Securing Dr. Robot

unnamed By Brooks Lindsay

Medical device robots present a number of cybersecurity, privacy, and safety challenges that regulation and industry standards must address in order to safely and rapidly advance innovation in the field.

The University of Washington’s Computer Science Department recently highlighted the problem. Computer Science Researchers hacked a teleoperated surgical robot called the Raven II during a mock surgery. The hack involved moving pegs on a pegboard, launching a denial-of-service attack that stopped the robot, and making it impossible for a surgeon to remotely operate. The researchers maliciously controlled a wide range of the Raven II’s functions and overrode command inputs from the surgeon. The researchers designed the test to show how a malicious attack could easily hijack the operations of a medical device robot. The researchers concluded that established and readily available security mechanisms, like encryption and authentication, could have prevented some of these attacks. 

The hack demonstrates that regulatory and standard-setting bodies should establish robotic medical device security standards. Standards will further the innovation and adoption of medical device robots, address public concerns, and lower litigation and insurance costs for manufacturers.

Patients must understand the risks with medical device robots. Hackers may attempt to hijack remotely controlled operations, spy on and harass patients, or gather patient data in violation of HIPAA privacy rules. Malicious coders may write malware to infect medical devices and disrupt operations. An “End-user” operator, such as a disgruntled or recently fired employee, may unlawfully gain access and maliciously use these robots, Programming defects can have tragic consequences.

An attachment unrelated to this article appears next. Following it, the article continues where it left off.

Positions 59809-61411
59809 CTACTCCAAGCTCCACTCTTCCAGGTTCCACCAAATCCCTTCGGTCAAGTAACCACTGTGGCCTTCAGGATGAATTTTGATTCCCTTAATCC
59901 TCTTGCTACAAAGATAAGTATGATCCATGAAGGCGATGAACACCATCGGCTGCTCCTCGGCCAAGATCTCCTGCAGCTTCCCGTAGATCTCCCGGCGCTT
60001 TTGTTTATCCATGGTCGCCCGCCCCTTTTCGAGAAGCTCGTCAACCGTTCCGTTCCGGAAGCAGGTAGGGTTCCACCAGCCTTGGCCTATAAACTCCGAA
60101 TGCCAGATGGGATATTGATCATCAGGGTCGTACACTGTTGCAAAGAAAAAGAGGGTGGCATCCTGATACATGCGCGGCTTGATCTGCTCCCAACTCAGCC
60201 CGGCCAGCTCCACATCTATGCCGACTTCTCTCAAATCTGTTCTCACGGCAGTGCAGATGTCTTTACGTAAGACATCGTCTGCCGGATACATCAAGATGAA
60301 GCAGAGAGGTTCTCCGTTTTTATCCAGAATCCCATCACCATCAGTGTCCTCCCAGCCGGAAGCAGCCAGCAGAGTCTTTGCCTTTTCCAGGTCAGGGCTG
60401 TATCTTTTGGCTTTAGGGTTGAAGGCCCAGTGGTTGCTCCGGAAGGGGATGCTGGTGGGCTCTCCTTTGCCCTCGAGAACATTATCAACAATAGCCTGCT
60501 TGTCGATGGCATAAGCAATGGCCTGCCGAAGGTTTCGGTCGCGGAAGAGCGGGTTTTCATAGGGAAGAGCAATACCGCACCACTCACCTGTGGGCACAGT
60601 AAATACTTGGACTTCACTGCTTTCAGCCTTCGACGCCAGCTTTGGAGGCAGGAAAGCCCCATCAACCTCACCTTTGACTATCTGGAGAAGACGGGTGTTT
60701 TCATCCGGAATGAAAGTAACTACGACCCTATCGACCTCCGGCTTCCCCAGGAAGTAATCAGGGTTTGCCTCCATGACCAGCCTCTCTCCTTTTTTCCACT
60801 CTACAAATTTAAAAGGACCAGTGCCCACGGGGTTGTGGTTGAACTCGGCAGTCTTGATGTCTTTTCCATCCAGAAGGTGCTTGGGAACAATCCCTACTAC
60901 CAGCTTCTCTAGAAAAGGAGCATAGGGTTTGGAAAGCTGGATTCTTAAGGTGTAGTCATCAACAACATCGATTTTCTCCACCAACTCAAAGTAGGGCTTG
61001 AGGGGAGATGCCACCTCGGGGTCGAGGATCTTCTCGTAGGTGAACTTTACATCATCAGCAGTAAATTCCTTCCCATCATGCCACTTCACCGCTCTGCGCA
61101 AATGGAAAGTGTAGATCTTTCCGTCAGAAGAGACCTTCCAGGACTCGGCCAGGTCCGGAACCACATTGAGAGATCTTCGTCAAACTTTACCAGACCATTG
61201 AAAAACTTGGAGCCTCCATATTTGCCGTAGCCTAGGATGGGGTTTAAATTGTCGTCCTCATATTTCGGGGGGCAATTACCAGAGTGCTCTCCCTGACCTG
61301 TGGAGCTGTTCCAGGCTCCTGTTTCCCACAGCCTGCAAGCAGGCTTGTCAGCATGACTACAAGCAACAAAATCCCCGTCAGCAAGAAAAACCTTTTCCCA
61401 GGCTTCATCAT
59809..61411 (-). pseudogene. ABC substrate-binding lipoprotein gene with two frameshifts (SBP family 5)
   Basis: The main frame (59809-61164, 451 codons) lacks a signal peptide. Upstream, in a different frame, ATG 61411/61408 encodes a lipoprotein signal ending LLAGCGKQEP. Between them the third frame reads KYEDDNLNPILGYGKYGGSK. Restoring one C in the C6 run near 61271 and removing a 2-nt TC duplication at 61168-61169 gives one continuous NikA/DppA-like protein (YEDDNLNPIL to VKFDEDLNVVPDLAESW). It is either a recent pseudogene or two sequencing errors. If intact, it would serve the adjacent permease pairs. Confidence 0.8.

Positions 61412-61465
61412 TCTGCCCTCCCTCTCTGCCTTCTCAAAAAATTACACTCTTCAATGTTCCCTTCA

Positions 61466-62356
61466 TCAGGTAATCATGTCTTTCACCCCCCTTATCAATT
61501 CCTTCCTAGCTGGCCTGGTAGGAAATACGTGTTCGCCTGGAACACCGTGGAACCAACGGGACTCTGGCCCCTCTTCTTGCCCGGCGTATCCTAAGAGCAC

These challenges have real consequences in the medical profession. According to the FDA’s MAUDE database reports, a robotic hand did not release tissue grasped during surgery, and a robotic arm hit a patient in the face while she lay on the operating table. A security audit by Essentia Health revealed that some individuals could hack vulnerable defibrillators and pumps that distribute antibiotics around the body. The audit blamed the possible hacks on a lack of authentication and encryption. It also found that hackers could easily take down medical records, reboot machines, and breach the firewalls of surgical robots.

There are many well-known solutions to these security concerns. Julian Roosa outlines them thoroughly in “Security Risks of Utilizing Robotics and Medical Devices in the Medical Profession”. They include:

  • Physical security: locked doors with limited access, security-cameras, etc.
  • Policies/procedures: protect data by defining appropriate/inappropriate uses.
  • Passwords: various case characters, numbers, special characters, etc.
  • Authentication methods: prove end-user, equipment are who/what they claim.
  • Access rights: limits on user network access to use robotic medical devices.
  • Encryption: makes data inaccessible without a decryption key.
  • Data classification: differential security settings and priorities for certain data.
  • Firewalls: allow or deny access to information through a network.
  • Antivirus: prevent viruses or trojans from attacking certain functions of robot.
  • Honeypots: a decoy or a false network set to falsely attract hackers.